Europe South Asia Asia Pacific Americas Middle East Africa BBC Homepage World Service Education
BBC Homepagelow graphics version | feedback | help
BBC News Online
 You are in: World: Africa
Front Page 
Middle East 
South Asia 
From Our Own Correspondent 
Letter From America 
UK Politics 
Talking Point 
In Depth 
Tuesday, 18 January, 2000, 21:37 GMT
African conference tackles poverty

Rwanda refugees War is one the main obstacles to development

By economics correspondent Andrew Walker

A summit of African leaders is under way in Libreville, Gabon, to discuss issues of poverty and economic development.

The leaders have been joined by the top officials from the International Monetary Fund (IMF), the World Bank and the African Development Bank.

The international financial institutions such as the IMF and the World Bank say they are putting a new emphasis on reducing poverty.

And the head of the IMF, Michel Camdessus, said he went to this summit with high expectations.

He believes many African countries turned a corner in the last decade.

Average living standards had been declining, but he thinks that by adopting more market-oriented economic policies and keeping better control of inflation, many have started to improve.

New approach

Last September, the annual meetings of the IMF and World Bank member countries agreed a new approach to economic policy that put poverty reduction at the centre.

The starting point is an assessment of what is needed to reduce poverty.

The approach also foresees a key role for consultation with what is called civil society - groups outside the institutions of the state such as development agencies, churches and unions.

The IMF's critics welcome this language but they want to see what it will mean in practice.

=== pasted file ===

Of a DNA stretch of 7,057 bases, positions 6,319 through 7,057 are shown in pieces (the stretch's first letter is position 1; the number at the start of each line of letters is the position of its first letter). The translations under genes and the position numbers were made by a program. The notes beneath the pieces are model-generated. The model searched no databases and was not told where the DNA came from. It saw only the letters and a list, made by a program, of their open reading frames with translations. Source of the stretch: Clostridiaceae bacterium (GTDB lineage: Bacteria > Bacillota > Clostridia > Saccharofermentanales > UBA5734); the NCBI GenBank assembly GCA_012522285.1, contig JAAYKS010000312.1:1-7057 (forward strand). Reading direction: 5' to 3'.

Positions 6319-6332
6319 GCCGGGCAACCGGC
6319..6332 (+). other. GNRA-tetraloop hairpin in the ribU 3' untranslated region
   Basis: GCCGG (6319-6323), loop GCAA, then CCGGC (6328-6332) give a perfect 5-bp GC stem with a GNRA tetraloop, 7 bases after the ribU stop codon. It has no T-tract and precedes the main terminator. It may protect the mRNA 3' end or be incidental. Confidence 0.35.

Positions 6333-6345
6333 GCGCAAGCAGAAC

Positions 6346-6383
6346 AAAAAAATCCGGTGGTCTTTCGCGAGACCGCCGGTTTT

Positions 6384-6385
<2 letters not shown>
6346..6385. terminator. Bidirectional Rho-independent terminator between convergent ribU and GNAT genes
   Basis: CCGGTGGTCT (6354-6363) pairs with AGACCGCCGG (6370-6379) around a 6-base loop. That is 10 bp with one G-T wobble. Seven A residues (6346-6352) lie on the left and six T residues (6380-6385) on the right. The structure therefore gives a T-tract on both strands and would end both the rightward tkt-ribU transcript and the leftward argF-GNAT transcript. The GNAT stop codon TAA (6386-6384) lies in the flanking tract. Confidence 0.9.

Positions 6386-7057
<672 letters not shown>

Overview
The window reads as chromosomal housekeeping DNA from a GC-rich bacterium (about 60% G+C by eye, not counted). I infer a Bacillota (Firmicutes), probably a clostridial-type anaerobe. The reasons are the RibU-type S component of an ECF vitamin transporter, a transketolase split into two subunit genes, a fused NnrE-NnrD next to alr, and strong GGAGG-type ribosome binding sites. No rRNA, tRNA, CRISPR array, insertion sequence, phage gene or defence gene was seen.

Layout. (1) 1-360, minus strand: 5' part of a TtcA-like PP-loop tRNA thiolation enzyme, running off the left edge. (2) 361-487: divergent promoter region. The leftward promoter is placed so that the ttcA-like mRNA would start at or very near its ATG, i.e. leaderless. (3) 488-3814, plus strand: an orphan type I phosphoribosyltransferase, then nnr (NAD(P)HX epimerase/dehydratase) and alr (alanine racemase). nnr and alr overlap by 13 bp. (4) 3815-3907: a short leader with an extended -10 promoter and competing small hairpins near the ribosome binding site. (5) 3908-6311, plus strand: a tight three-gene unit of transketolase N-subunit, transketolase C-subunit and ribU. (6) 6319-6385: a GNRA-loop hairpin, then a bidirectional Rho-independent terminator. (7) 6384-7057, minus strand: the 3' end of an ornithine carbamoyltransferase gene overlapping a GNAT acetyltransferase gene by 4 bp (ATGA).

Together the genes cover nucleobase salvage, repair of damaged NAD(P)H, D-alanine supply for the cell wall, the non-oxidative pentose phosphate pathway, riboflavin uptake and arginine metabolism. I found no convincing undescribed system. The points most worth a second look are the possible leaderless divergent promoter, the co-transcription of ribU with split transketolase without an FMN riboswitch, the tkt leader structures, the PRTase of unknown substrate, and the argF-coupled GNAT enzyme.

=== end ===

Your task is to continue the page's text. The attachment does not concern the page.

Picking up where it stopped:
Opening the summit, the Gabonese President, Omar Bongo, called for innovative solutions.

They are likely to be necessary if the countries at the summit are to achieve what the IMF chief Michel Camdessus said they could - to eliminate half of the continent's most extreme poverty within 15 years.

Countries seeking debt relief must have IMF-approved policies. But the IMF's critics say it is obsessed with low inflation, and its economic programmes achieve that by slashing government social spending - making poverty worse.

IMF boss Michel Camdessus Mr Camdessus promises a new approach
IMF chief Michel Camdessus says the new approach does not mean there will any less importance attached to containing price rises.

He says inflation is a taxation of the poorest - while the well-off always find a way of protecting themselves.

They should also curb their military spending, because war is one the main obstacles to development.

Opening up markets

And he said the rich countries should not promote their arms exports so much. He also wants to see the trade talks that collapsed in Seattle last year resumed to improve the developing countries' export opportunities.

"If the industrial countries do not open totally their markets to all the products of the poorest countries the debt reduction is just a nonsense," he says.

And there is another role for the rich countries - to reverse the recent decline in their spending on aid.

That will certainly get a warm welcome from the African leaders gathered in Gabon

Search BBC News Online

Advanced search options
Launch console
Africa Contents

Country profiles

See also:
04 Jan 00 |  Africa
No more aid, says Kenya opposition
02 Jan 00 |  Africa
Call to stop African arms trade
20 Dec 99 |  Africa
Debt relief conditions 'killing children'

Internet links:

The BBC is not responsible for the content of external internet sites
Links to other Africa stories are at the foot of the page.

E-mail this story to a friend

Links to more Africa stories